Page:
In April 1963, as the polemical denouncement of revisionism intensified, it was the weekly magazine New Statesman that carried an advertisement – not carried by the Communist Party’s Daily Worker – offering low-priced pamphlets, obtainable from the London bookshop Collet’s. That Chinese pamphlets were on sale in Britain indicated the deepening divisions within the international movement, and aided the open anti-revisionist opposition within the Party who were arguing and publicising the Chinese positions at a time when the party was trying to silence and end discussion. Collet’s carried both Russian and Chinese publications.
The pamphlets were:
1) The People’s Daily editorial of December 15 1962, replying to the attacks on Chinese views made at the Bulgarian, Hungarian, Italian and Czechoslovak party congresses, and attacking the Soviet party by name for being the first to begin the “erroneous practice of basing the congress of one party to launch an assault on another fraternal party.” The editorial bluntly formulated the Chinese challenge to the Soviets: “The question of who is right and who is wrong and who represents the truth, cannot be determined by the majority or minority at a given moment.”
2) The People’s Daily editorial of December 31 1962, on “The Differences Between Comrade Togliatti and US“ — a vigorous and ably argued attack on revisionists not only in Rome and Belgrade, but in Moscow. The mistaken views of “some persons” on imperialism and war were pointedly linked with
Khrushchev’s Camp David talks with Eisenhower in 1959, and the Chinese claim to leadership of the anti-colonial struggle was clearly stated.
3) The People’s Daily editorial of January 27 1963. This answered Khrushchev’s claim at the East German party congress that Yugoslavia was a socialist country by challenging the Soviets and their supporters to say whether they still stood by the 81-party Moscow Statement and its condemnation of Yugoslav revisionism. A (Soviet) rapprochement with Yugoslavia, it argued, meant replacing the revolutionary Marxist-Leninist line with the “capitulationist line of revisionism.” Was not this, it asked emotionally, “a deliberate attempt to create a split in the international Communist movement?”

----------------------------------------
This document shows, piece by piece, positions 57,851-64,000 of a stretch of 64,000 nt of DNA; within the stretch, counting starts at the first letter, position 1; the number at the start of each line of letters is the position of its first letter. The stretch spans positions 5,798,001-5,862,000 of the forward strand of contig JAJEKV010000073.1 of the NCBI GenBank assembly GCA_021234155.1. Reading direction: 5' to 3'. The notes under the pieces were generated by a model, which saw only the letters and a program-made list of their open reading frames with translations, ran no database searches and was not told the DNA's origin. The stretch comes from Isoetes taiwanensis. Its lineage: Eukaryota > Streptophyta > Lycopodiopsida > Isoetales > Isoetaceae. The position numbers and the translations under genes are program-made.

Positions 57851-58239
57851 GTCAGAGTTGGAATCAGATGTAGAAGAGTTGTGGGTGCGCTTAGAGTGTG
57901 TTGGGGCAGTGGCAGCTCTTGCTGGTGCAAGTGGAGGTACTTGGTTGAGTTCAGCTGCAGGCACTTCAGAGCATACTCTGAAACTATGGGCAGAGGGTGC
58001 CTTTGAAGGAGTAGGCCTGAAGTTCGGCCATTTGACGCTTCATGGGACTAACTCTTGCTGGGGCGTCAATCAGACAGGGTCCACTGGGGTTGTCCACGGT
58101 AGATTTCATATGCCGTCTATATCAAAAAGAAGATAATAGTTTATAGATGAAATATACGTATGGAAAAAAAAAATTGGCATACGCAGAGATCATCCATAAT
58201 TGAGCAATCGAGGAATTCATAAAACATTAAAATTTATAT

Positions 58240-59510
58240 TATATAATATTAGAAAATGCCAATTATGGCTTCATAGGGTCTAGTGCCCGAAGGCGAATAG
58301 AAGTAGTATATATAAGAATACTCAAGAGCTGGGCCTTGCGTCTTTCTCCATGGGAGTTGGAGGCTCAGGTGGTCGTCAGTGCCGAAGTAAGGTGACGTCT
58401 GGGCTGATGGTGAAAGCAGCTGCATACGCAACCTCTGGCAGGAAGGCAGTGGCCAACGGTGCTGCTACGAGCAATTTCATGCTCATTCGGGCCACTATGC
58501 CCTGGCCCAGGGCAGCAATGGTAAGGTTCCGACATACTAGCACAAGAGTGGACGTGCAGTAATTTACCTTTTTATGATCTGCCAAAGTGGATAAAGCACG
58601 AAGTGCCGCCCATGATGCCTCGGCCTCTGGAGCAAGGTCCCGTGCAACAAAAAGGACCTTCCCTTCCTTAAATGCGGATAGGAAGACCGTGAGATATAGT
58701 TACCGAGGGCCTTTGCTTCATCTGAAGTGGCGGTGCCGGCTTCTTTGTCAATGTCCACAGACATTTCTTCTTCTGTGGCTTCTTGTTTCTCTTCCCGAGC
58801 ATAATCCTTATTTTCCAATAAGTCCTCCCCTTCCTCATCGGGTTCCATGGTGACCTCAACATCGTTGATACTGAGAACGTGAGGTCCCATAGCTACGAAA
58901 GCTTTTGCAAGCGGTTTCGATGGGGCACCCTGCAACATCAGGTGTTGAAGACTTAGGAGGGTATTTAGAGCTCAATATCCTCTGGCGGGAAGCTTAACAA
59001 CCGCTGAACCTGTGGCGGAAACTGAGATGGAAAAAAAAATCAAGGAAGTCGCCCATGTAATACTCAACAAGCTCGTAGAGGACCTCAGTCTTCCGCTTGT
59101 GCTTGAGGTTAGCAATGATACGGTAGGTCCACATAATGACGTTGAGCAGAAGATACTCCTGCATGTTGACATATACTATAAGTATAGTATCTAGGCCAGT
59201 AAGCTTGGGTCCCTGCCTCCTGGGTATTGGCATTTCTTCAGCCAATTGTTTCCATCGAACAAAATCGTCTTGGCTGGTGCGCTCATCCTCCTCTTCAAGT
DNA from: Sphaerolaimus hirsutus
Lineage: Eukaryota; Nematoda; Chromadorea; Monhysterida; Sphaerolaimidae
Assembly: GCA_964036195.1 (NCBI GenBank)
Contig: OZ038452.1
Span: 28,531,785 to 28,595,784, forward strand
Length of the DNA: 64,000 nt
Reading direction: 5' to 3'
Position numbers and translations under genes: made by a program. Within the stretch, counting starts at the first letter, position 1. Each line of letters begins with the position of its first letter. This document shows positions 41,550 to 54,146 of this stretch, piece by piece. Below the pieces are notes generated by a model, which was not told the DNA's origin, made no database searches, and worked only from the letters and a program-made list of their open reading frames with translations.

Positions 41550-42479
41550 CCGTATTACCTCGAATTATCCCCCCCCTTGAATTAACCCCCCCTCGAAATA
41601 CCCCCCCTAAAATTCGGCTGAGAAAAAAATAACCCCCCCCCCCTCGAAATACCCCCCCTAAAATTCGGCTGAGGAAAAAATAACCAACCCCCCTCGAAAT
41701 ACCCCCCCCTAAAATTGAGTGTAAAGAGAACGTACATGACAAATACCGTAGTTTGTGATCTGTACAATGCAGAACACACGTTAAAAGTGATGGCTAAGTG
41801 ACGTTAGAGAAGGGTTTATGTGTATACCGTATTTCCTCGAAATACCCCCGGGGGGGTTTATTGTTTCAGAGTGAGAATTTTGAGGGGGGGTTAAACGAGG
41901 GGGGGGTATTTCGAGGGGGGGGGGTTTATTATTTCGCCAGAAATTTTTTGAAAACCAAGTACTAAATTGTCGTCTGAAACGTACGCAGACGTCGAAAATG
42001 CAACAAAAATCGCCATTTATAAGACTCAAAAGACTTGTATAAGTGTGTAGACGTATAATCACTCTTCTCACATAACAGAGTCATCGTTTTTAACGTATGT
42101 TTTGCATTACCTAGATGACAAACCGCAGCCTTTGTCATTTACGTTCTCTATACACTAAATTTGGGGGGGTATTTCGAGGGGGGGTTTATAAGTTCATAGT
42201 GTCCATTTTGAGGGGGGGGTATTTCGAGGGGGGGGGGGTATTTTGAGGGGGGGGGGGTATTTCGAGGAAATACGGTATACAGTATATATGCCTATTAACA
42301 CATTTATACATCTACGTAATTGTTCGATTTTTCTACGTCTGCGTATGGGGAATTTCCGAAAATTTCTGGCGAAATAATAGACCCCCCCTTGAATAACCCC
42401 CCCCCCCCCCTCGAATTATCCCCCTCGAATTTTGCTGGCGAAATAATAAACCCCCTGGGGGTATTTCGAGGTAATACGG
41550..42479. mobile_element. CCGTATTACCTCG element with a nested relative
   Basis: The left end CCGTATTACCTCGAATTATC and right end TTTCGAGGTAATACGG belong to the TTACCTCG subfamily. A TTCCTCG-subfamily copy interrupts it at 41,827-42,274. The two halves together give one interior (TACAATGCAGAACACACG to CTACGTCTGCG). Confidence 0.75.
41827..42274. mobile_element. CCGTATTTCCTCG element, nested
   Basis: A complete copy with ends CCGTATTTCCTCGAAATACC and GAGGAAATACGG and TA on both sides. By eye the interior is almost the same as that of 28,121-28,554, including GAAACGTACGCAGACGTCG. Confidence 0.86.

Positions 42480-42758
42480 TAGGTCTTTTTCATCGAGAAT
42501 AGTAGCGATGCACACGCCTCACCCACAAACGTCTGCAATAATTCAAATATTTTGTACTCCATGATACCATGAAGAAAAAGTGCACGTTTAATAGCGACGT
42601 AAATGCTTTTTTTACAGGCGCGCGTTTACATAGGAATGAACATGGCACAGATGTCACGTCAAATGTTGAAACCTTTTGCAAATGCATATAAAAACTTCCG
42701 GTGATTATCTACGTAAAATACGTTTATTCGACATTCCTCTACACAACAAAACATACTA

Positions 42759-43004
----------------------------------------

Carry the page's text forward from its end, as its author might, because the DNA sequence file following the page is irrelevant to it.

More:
4) The Red Flag editorial, “Leninism and Modern Revisionism“, published early in January. This article argued that those (i.e., the Soviets, among others) who attacked the Chinese thesis that imperialism was a paper tiger were themselves giving support to imperialism. Some people, it commented darkly, boasted about acting in accordance with Lenin’s principles, when in fact they were deviating from them.
The response from Moscow saw an advertisement for nine Soviet pamphlets, headed by “A Reply to Peking” in the B.B.C. weekly, The Listener October 24 1963. But more importantly, the advertisement publicised that a “Soviet Booklets” office has been set up in London at Rosemary Gardens.
There was no equivalent propaganda outlet for material from China, at best there were the offices of China’s official news agency, Hsinhua and Guanghwa , an independent company regarded as sympathetic and friendly (with unsubstantiated speculation of closer associations with Chinese authorities).However it was more focused on the Chinese community in Britain although young anti-revisionist activists would find its stock of Chinese published political material and the weekly, Peking Review .
Once the CP-sponsored Britain-China Friendship Association was neutered in the emerging split in the international communist movement in the early Sixties, outside of contacting the Chinese Embassy – and many an activists did write for political material – or writing directly to GUOZI SHUDIAN, P.O. Box 399, Peking, China, obtaining English language material from China was difficult. Access to the Chinese viewpoints and arguments were available through the publications of Foreign Languages Press, Peking, as it published (in fourteen languages) “Renmin Ribao” Editorials and Statements of the Communist Party of China. A weekly English language PEKING REVIEW – providing China’s views on current international questions, theoretical articles and important documents as well as authoritative coverage of developments in China – was airmailed to subscribers all over the world. The distribution of such material was the problem.
READ MORE…..Distributing the Line